Addicted to Social Media?
What can we do about it problematic, excessive use?
Posted May 7, 2018 | Reviewed by Lybi Ma
The use of social networking sites such as Facebook, Twitter, Instagram, and Tinder has become the cornerstone of modern communication and connection as it allows users to create a sense of belonging and redefine their way of being. Despite the many positive benefits and impacts of these sites, the recent Cambridge Analytica scandal has reignited discussions about the place of social media and social networking sites in our lives.
From a mental health perspective, concerns have been raised about the negative impact of excessive use of social networking sites on the health and wellbeing of users, especially that of young people, who are enthusiastic users of this technology. Back in 2011, Dr. Daria Kuss and I were the first academics to systematically review the scientific literature on excessive social media use. Although there were few studies at the time, we did find that for a small minority of individuals there was a significant detrimental effect on many aspects of their life, including their real life relationships and academic achievement among those still in education. We argued that such signs are indicative of addiction.
Over the past five years there has been a proliferation of studies assessing how excessive social media use can impact negatively on health. In a recent paper Dr. Kuss and I again reviewed the latest research on the topic and showed that social media use for a minority of individuals is associated with a number of psychological problems, including anxiety, depression, loneliness, Attention Deficit Hyperactivity Disorder, and addiction. Because social media is most frequently accessed via smartphones, their usage is intimately intertwined and their mobile nature contributes to excessive checking habits, which often derives from what is commonly labelled as the ‘fear of missing out’ (FOMO).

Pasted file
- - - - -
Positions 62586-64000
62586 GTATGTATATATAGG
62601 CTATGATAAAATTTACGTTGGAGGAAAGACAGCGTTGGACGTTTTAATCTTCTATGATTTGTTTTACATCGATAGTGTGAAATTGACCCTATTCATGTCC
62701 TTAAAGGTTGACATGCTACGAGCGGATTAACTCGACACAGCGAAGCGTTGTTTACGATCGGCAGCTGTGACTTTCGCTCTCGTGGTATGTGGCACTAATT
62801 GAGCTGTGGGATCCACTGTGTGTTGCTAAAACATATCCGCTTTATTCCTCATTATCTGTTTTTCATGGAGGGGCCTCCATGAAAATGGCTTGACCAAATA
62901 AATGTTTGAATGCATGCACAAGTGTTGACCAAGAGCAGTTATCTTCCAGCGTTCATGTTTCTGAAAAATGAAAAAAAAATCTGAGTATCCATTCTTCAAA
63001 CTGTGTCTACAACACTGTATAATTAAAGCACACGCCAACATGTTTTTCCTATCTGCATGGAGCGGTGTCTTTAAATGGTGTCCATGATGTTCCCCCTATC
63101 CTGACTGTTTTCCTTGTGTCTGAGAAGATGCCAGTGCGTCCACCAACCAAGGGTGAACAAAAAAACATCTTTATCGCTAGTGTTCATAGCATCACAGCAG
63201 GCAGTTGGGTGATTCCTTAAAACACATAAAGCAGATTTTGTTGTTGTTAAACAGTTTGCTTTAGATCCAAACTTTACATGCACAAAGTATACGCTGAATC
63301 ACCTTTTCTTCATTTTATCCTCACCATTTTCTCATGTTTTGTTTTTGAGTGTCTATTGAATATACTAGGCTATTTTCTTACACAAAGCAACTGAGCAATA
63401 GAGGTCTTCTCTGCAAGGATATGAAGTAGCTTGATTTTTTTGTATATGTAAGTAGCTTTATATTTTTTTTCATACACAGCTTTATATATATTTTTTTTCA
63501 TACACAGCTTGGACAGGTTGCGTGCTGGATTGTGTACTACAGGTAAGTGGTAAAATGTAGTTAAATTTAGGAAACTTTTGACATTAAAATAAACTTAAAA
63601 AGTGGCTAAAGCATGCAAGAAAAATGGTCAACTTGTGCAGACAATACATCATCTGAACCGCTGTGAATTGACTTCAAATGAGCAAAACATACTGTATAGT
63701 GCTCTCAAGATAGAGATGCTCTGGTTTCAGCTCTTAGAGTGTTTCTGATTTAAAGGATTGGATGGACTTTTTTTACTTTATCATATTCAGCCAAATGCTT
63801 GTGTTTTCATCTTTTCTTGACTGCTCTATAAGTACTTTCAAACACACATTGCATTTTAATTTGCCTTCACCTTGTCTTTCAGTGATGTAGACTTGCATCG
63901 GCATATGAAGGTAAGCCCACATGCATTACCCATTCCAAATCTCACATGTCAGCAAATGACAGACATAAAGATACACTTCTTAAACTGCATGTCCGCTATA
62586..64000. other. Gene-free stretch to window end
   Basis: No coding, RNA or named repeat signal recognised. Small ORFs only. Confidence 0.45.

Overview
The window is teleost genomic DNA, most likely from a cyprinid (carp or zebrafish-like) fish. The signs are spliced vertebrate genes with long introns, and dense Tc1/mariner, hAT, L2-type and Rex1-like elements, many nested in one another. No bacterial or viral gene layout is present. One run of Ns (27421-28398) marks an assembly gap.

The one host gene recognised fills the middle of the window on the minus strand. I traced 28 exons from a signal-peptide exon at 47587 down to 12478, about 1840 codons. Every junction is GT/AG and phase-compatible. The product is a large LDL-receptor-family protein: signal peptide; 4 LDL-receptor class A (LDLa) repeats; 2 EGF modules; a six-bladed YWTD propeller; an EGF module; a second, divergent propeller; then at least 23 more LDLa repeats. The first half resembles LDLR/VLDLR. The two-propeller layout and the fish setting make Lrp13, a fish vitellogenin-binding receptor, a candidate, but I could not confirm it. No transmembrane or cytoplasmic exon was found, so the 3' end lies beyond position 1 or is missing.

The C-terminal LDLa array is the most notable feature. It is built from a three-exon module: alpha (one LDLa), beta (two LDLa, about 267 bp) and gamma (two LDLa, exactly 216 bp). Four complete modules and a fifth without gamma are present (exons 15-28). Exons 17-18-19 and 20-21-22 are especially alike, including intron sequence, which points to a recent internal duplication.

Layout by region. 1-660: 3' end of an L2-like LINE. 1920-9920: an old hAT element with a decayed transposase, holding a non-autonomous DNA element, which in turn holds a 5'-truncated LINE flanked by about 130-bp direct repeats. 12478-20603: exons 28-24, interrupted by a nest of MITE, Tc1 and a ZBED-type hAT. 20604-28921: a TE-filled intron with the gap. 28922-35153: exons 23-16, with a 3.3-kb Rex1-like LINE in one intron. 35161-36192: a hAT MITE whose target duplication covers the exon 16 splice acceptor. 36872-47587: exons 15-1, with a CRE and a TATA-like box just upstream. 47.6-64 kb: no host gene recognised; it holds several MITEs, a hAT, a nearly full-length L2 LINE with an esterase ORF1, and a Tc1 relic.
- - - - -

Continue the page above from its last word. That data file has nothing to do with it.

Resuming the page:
The good news is that very few people are genuinely addicted to social media. However, many people’s social media use is habitual and it can start to spill over into other areas of their lives and be problematic and dangerous, such as checking social media while driving. Other behaviors may be annoying rather than dangerous, but may be indicative of problematic social media use, such as checking social media while eating out with friends or constantly checking your smartphone while watching a movie at the cinema. Others may snub social contact with their loved ones or friends and prefer to check out social media on their smartphone instead (so-called ‘phubbing’).
If you want to check whether you may be at risk of developing an addiction to social media, ask yourselves these six simple questions:
Do you spend a lot of time thinking about social media or planning to use social media?
Do you feel urges to use social media more and more?
Do you use social media to forget about personal problems?
Do you often try to reduce your use of social media without success?
Do you become restless or troubled if you are unable to use social media?
Do you use social media so much that it has had a negative impact on your job or studies?
If the answer to all six of these questions is “yes,” then you may have or be developing an addiction to using social media. We say “may” because the only way this can be confirmed is through a diagnosis from a clinical psychologist or a psychiatrist.
If you answered “yes” to a few of these questions, it is more likely that you are a habitual social media user and that what you should do is engage in ‘digital detox’ strategies that simply allow you to reduce the amount of time spent on social media. This can include simple steps, such as turning off sound notifications and only allowing yourself to check your smartphone every 30 minutes or once an hour. Other simple steps include having periods in the day where there is self-imposed non-screen time (such as during meal times) and leaving your smartphone in a separate room from where you sleep (just so you don’t get the urge to check social media before bedtime, during the night, and when you wake up).